The aim of this chapter is to demonstrate that an increase in gender diversity – understood here not only as an increase in the feminization rate (proportion of women) and participation rate (high occupancy of senior positions by women) in central banks but also as a socio-demographic variable taken into account in central banks’ decision-making – will bring about a new “vision” and a new paradigm in the world of central banking. Such a “vision” and “paradigm” will help central banks to become more progressive institutions, namely, more embedded in society.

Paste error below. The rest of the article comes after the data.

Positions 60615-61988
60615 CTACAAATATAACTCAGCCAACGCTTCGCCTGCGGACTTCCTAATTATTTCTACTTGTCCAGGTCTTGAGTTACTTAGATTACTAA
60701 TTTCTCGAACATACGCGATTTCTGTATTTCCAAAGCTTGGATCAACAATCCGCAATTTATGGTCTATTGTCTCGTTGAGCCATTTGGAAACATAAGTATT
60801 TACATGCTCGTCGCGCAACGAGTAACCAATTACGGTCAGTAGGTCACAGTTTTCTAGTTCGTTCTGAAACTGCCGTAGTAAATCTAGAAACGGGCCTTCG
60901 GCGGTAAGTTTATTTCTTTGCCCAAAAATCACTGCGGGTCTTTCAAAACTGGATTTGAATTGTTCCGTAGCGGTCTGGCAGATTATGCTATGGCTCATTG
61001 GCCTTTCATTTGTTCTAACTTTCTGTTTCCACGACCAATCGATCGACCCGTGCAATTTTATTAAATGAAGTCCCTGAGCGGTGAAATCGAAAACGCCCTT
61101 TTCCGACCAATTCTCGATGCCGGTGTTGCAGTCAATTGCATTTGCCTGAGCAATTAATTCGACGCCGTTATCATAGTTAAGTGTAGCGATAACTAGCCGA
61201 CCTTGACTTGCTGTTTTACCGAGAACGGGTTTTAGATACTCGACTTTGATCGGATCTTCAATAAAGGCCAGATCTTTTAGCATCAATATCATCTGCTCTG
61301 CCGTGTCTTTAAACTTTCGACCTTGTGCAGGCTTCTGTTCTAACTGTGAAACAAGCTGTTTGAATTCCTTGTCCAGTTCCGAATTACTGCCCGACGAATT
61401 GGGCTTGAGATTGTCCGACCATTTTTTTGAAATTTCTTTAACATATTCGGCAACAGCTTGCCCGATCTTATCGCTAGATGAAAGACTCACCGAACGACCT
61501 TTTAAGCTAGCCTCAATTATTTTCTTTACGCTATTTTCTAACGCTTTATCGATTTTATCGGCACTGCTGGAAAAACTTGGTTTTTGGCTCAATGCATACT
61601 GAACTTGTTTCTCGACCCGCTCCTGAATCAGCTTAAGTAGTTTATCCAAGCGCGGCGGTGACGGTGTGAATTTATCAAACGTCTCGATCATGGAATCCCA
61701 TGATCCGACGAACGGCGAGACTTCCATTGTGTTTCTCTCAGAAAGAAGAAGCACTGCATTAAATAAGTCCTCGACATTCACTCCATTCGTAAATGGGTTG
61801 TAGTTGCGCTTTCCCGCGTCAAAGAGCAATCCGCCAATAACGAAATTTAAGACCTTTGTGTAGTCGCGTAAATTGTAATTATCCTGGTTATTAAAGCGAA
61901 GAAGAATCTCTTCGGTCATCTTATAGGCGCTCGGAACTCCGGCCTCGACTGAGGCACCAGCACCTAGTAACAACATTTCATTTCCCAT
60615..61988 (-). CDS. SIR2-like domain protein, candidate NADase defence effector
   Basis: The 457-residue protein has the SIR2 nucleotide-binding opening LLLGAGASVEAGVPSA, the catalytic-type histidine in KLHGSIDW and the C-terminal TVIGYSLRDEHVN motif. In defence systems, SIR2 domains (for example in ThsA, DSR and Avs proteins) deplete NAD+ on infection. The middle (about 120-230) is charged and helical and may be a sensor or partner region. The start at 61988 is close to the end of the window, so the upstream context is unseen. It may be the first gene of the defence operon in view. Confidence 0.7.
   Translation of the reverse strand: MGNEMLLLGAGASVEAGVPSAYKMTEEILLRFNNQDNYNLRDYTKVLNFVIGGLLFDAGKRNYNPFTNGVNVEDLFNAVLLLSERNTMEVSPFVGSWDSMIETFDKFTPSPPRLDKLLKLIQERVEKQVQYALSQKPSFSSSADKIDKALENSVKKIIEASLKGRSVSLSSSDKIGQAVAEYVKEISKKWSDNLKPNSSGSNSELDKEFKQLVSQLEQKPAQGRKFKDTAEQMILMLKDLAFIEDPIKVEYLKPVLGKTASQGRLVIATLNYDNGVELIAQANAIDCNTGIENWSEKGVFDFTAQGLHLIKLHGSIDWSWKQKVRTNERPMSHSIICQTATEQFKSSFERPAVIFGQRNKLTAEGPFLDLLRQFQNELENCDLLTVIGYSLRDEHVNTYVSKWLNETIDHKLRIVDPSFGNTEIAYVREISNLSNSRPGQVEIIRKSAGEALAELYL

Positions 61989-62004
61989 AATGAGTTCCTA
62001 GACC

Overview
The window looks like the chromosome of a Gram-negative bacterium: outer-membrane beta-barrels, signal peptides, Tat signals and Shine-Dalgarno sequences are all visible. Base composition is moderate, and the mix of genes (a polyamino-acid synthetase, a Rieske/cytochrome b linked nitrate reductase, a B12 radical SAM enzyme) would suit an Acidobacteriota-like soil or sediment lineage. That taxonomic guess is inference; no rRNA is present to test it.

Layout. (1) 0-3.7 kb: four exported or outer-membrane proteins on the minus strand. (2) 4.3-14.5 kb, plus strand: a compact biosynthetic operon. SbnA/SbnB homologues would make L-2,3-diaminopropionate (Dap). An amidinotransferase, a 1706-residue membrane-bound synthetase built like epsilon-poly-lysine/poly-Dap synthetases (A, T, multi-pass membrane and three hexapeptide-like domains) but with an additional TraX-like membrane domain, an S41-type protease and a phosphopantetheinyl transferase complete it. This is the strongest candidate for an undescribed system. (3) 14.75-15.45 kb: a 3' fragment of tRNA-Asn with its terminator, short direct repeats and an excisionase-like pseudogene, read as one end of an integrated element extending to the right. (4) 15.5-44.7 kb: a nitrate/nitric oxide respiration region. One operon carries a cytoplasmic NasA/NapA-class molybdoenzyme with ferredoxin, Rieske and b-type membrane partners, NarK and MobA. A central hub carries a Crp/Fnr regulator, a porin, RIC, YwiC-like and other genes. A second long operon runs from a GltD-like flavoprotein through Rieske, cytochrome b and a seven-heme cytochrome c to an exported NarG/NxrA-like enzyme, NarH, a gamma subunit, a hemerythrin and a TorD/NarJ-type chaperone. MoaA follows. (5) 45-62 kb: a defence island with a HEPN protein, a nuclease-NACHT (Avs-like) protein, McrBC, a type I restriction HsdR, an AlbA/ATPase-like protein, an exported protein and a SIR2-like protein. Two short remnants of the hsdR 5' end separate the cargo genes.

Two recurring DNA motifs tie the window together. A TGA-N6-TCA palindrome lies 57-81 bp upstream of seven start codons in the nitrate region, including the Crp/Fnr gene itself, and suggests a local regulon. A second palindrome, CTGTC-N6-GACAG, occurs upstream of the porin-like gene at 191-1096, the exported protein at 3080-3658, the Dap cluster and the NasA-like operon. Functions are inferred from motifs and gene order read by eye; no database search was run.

Focusing on the case of Ecuador, which I have been investigating for one year, and which provides evidence of progressive policies, I attempt to argue that gender diversity will promote:

The ability to reach new central bank objectives.

The ability to improve cooperation within the internal organization of the central bank, in order to deal more efficiently with the management of the complexity of information.

The ability to promote the culture of the institution, which is of the utmost importance in the creation of legitimized national models of the central banks, especially in emerging countries.

Overall, I believe that increased gender diversity is likely to lead to new types of managerial expertise in central banks, enabling transformation of the central banks in “mobilization structures” and empowering women within these institutions.